Running waterfalls is a unique skill that requires lots of practice and a conservative approach because errors can be very dangerous. Running waterfalls simply isn't for everyone!
If you are interested in running waterfalls I'm going to give you some things to think about. Keep in mind though that every situation is different. Even the same waterfall can offer a totally different situation if water levels change or if the path of the water is altered in any way.
There are two basic approaches to running a waterfall: you can boof, or you can pencil into the water more vertically. As a general rule, the higher the waterfall, the more vertically you'll want to enter the water. Since we recently looked at the boofing technique (which doesn't change when running waterfalls), let's start by looking at when boofing is the right approach to take.
Boofing (landing flat) is the only safe approach to take if the landing zone is shallow, but beware, because boofing can put a lot of strain on your back. In fact there are many cases of paddlers breaking their backs by boofing off waterfalls. It is only reasonable to consider boofing from a relatively low waterfall that has plenty of aerated water at the bottom. Aerated water acts like a cushion for you to land on because there is a high level of air mixed in with the water. Every waterfall will have a different amount of aerated water at the bottom, although there's no accurate way to predict how much there will be. Only scouting can provide that answer.
If boofing isn't the right option for running a waterfall, you'll have to pencil into the landing zone. Before going any further on this topic, it's critical that you understand that pencilling into the water at the base of a waterfall is very risky unless you know exactly how deep the landing zone is. A miscalculation on the depth of the water can be a fatal mistake. So, if there's any doubt as to the water depth the only prudent thing to do is to take the high road and portage the drop.
If you decide to run a waterfall that is too high to boof you need to decide on what type of angle you'd like to pencil into the water. As we mentioned at the beginning of this segment, the higher the drop, the more vertically you'll want to enter the water. The aeration of the landing will also dictate your angle of entry into the water. The more aerated the water is, the less vertical you need to be as the landing will be more cushioned.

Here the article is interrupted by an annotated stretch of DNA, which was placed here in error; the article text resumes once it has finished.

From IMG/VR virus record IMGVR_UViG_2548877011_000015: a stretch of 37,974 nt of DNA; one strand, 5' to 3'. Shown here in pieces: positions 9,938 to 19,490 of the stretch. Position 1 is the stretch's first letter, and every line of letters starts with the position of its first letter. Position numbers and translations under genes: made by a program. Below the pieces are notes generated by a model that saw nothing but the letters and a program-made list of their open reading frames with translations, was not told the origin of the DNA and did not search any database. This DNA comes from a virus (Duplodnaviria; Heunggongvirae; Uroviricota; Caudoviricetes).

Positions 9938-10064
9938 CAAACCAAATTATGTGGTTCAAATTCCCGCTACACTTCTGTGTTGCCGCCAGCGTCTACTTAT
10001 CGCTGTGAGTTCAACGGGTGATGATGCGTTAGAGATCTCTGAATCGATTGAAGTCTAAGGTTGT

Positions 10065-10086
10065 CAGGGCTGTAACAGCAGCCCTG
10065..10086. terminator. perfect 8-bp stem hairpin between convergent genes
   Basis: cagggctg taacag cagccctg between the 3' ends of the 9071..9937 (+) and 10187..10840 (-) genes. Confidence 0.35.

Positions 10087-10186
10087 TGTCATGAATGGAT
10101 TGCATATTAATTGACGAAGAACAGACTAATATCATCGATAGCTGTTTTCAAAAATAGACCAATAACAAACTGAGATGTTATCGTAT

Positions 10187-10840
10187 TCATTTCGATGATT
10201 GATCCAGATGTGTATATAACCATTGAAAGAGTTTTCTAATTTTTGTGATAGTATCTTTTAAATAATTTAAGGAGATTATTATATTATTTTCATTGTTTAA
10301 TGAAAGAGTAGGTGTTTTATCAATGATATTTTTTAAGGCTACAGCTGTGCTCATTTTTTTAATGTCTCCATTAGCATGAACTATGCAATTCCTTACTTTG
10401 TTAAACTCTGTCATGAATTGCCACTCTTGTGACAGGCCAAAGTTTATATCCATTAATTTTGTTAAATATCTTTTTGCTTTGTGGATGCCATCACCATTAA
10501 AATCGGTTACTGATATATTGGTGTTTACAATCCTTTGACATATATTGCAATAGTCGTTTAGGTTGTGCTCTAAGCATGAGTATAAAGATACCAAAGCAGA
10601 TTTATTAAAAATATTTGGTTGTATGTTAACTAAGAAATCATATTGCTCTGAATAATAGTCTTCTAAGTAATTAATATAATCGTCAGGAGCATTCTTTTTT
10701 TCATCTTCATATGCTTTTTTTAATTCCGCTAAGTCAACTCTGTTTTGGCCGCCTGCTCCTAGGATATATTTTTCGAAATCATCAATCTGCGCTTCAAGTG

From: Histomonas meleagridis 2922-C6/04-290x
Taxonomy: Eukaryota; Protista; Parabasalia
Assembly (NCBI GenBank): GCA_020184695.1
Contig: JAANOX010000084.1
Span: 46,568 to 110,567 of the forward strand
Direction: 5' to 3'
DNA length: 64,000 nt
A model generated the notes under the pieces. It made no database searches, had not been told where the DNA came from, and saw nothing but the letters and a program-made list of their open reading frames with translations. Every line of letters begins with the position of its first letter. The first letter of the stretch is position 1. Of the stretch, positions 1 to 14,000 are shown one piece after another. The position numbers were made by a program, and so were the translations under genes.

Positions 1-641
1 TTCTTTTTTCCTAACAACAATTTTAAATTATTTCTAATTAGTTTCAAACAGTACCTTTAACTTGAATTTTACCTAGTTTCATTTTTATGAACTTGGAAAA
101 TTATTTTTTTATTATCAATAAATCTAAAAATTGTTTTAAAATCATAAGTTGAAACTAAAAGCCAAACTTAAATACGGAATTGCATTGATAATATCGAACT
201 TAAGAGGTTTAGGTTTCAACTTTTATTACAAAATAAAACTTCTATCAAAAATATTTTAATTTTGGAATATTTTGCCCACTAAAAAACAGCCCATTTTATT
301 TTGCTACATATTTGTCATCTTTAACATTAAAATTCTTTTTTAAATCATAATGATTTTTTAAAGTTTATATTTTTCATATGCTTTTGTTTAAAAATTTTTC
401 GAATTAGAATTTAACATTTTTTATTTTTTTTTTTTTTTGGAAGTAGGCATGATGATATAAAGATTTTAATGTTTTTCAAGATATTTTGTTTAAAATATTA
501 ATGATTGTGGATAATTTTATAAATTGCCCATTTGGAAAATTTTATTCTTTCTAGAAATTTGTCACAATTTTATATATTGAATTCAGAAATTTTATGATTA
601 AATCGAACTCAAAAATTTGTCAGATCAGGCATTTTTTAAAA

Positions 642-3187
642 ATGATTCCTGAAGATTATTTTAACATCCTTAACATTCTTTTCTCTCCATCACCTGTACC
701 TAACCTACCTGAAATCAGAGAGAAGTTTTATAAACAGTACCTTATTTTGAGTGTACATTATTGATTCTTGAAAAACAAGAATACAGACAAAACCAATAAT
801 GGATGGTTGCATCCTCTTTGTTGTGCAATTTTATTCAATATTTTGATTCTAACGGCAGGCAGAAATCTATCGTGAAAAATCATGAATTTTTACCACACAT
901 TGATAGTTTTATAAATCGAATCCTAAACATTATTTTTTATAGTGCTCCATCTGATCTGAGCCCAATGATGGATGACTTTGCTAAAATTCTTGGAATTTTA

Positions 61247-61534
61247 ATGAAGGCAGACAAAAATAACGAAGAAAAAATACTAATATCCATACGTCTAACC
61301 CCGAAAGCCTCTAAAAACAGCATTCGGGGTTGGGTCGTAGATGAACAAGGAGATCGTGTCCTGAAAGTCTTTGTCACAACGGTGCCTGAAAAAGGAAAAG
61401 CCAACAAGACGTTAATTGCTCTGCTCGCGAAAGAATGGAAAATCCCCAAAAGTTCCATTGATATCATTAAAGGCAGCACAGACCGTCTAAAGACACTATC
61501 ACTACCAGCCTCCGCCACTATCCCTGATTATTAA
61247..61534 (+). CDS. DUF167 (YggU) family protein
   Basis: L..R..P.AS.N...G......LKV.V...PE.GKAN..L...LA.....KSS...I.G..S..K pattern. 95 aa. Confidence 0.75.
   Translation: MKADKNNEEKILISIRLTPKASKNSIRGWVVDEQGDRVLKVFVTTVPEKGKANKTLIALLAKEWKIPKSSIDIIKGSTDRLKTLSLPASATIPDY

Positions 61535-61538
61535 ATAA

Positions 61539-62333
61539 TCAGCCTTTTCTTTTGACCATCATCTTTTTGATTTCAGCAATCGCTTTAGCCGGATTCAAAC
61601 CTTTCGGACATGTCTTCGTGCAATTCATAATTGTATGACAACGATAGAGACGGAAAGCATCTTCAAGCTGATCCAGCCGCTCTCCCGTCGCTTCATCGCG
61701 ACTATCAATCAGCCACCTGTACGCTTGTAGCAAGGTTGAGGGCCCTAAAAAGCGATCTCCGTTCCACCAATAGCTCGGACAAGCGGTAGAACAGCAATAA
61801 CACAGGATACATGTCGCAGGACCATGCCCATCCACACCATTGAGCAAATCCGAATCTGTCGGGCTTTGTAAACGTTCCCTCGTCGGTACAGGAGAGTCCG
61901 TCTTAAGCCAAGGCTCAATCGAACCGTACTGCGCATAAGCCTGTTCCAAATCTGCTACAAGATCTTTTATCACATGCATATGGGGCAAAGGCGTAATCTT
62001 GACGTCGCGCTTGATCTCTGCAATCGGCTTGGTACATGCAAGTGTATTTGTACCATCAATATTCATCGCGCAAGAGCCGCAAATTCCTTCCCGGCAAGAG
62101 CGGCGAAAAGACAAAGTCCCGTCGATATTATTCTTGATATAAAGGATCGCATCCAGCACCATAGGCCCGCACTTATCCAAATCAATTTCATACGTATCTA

Regardless of your chosen angle of entry into the landing zone, you should be sitting upright in your kayak so that you can see your landing as you plunge downward. This upright position also lets you make small adjustments while you're airborne. Believe it or not, the best waterfall runners will even take small strokes in the curtain of the falls on the way down to ensure they hit the water at the correct angle.
A last thing to consider is your body position when you hit the water. If you're pencilling into the landing zone, you'll need to protect yourself by tucking forward, moving your paddle slightly off to the side (away from in front of your face), and turning your head slightly so that the water doesn't hit you full in the face.
As a final note, please remember that these are just some basic guidelines for running waterfalls. Running waterfalls is a risky endeavour and something that you need to work your way up to. One of the great things about whitewater kayaking is that mistakes usually result in a soaking and a damaged ego, but when running waterfalls, mistakes can have much more serious consequences.
This is an excerpt from Ken Whiting's recently revised book, 'The Ultimate Guide to Whitewater Kayaking - 2nd Edition'
Ken is a World Champion Kayaker and the author and producer of an award winning series of instructional kayaking books and videos. He was recognized by "Paddler Magazine" as one of their 'Paddlers of the Century'. For more information, visit www.helipress.com.